Canada Lengthens Pipeline Wait as Trudeau Seeks to Break Logjamby , , and
Rules mean TransCanada and Kinder Morgan projects face delays
Process will include more consultation with stakeholders
In a bid to overcome mounting opposition to oil exports, an overhaul of the country’s review process will include more consultation with stakeholders and will apply to proposals such as Kinder Morgan’s Trans Mountain expansion and TransCanada’s Energy East, according to interim rules unveiled by Environment Minister Catherine McKenna and Natural Resources Minister Jim Carr in Ottawa on Wednesday. Changes will also apply to liquefied natural gas terminals and other projects.
“I’m looking for a process that has the confidence of Canadians,” Carr said in a briefing in Ottawa. “That is why we are going to take more time.”
Opposition to pipelines has stymied Alberta oil producers, already smarting from weak crude prices, as they struggle to expand access to new markets for their growing output. The lack of new pipeline capacity has contributed to a discount for heavy Canadian crude that has reached as much as $40 a barrel below U.S. benchmark prices in recent years.
The interim rules are a precursor to a broader update of environmental reviews. Trudeau’s Liberals, who took power Nov. 4, campaigned on overhauling the system. For the first time, Canada’s National Energy Board will examine the greenhouse-gas emissions impact of oil and natural gas production when assessing pipelines that would carry those fuels. Other regulators including the Ontario Energy Board have previously assessed this and the federal government has yet to say how it will calculate the impact.
The changes push the deadline for a government decision on the Trans Mountain project, which is currently in hearings, to December 2016. For Energy East, for which hearings have yet to begin, they will add nine months, with a final decision expected in mid-2018.
While Kinder Morgan has concerns about how the regulatory delay could affect the Trans Mountain project schedule, it supports the notion that public confidence in the review process is “crucial,” the company said in an e-mailed statement.
TransCanada is assessing the changes and said it supports a “strong and clear regulatory framework that helps Canadians see our commitment to building and operating oil and gas pipelines in the safest and most environmentally sound way possible,” according to a statement e-mailed by Mark Cooper, a company spokesman.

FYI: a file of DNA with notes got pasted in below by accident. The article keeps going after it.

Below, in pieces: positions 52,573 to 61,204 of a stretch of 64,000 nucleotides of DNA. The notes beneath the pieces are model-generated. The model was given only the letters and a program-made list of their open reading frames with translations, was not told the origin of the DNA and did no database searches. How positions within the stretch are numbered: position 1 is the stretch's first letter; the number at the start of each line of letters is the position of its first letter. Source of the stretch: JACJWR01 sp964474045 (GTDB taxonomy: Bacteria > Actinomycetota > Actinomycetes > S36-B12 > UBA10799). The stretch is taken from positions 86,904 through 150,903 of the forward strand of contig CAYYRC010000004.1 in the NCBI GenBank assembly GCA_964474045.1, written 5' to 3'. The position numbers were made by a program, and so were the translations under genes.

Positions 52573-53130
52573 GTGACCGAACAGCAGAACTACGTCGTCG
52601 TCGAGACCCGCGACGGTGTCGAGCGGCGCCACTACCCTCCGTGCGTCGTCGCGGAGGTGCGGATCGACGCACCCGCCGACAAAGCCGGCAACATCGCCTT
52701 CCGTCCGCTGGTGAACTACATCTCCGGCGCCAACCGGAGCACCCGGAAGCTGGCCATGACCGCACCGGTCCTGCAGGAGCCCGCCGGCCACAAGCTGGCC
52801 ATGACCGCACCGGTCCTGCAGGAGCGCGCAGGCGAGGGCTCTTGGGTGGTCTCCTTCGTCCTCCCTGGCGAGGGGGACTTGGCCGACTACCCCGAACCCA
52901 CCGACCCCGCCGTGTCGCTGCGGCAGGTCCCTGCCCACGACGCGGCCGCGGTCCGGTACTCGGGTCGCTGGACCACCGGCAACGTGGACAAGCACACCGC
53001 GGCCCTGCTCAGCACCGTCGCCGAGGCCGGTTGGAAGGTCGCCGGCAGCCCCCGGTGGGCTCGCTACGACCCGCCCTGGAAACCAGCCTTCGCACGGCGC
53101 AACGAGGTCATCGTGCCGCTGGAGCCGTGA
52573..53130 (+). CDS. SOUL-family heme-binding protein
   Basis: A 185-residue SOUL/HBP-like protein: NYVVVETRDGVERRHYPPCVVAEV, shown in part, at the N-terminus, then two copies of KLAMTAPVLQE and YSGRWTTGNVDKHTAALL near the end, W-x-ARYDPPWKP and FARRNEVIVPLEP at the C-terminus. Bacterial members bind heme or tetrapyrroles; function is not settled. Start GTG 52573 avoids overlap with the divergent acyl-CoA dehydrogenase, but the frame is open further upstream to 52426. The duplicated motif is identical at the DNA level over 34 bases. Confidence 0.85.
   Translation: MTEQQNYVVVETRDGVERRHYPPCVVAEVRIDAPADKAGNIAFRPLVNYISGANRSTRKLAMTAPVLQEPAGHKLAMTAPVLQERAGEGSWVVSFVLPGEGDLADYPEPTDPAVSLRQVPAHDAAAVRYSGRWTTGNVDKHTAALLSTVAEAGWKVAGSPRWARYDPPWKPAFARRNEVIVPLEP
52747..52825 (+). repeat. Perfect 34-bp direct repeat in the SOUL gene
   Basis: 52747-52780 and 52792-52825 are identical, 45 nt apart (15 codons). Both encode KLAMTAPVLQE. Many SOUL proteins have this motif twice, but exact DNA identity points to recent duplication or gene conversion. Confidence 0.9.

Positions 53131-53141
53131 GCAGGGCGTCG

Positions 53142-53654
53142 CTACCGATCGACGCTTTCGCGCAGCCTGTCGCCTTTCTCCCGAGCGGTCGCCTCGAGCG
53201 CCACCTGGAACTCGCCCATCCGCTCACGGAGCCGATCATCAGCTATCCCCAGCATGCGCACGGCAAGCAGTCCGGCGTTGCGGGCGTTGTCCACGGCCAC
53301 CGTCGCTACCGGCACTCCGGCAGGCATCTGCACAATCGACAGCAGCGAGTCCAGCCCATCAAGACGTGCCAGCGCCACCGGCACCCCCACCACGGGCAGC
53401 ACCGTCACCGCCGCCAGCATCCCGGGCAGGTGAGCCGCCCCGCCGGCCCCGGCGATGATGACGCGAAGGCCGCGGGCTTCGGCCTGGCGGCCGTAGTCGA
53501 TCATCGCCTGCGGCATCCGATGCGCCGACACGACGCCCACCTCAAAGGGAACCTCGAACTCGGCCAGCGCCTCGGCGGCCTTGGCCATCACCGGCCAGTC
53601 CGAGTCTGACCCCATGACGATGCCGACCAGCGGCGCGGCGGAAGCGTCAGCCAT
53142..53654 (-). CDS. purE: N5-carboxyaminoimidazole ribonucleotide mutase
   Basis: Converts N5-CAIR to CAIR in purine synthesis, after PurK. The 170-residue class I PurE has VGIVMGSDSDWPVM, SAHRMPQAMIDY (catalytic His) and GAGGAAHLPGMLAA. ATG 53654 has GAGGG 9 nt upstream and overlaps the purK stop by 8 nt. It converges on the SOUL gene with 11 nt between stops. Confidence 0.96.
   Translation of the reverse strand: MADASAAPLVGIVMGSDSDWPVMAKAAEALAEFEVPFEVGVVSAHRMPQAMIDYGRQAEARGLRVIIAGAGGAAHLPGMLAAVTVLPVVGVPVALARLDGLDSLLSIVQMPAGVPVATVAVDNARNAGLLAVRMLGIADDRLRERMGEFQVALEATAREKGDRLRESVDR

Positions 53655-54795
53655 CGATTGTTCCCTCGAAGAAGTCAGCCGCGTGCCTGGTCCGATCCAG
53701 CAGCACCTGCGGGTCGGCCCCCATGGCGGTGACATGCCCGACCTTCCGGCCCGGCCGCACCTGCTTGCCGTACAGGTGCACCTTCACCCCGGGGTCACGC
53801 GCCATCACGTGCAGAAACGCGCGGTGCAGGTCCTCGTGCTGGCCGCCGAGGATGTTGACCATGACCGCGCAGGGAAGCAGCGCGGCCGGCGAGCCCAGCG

“The government is acknowledging that these changes will increase public confidence in this national infrastructure, and the increased confidence is what’s needed to move projects forward,” Tim McMillan, president of the Canadian Association of Petroleum Producers, said by phone.
The delays to both those projects are disappointing, Chris Bloomer, president of the Canadian Energy Pipeline Association, said in a phone interview. Given that the government intends to make changes beyond those announced Wednesday, it’s too early to know whether assessments will improve, he said.
“This is just the first step,” Bloomer said. “Clarity is what we need but with what we’re looking at today, there’s a lot more discussion that needs to happen as to how this is going to work.”
Wednesday’s announcement is the latest attempt by Canadian lawmakers to bring onside those opposed to fossil-fuel development and the pipelines that would carry oil-sands crude to market. Alberta Premier Rachel Notley last year outlined plans for a rising price on carbon and a cap on oil-sands emissions to help quell dissent. Energy companies have struggled to advance four Canadian oil export pipelines as political leaders come under increasing pressure to address global warming.
“Approving projects that facilitate emissions growth across Canada is not in the public interest in the absence of a credible plan to meet the country’s climate change commitments,” Erin Flanagan, federal policy director at the Pembina Institute, a Calgary-based environmental think tank, said in an e-mailed statement.
Investors anticipate a choppy ride for share prices with more uncertainty around the outcome of projects.
“There will be more volatility and uncertainty and more risk of volatile stock
prices,” said John Stephenson, chief executive officer and founder of
Stephenson & Co. in Toronto, which owns Enbridge Inc. shares. “It’s going to be possibly less attractive to bond holders, too. So overall uncertainty will rise.”
And even with a more transparent and open process, the changes won’t convince all pipeline opponents to support projects, said Steven Paget, an analyst at FirstEnergy Capital Corp. in Calgary.
“Some opponents are never going to be won over,” Paget said. “They don’t
have to convince everybody, they just have to convince enough people.”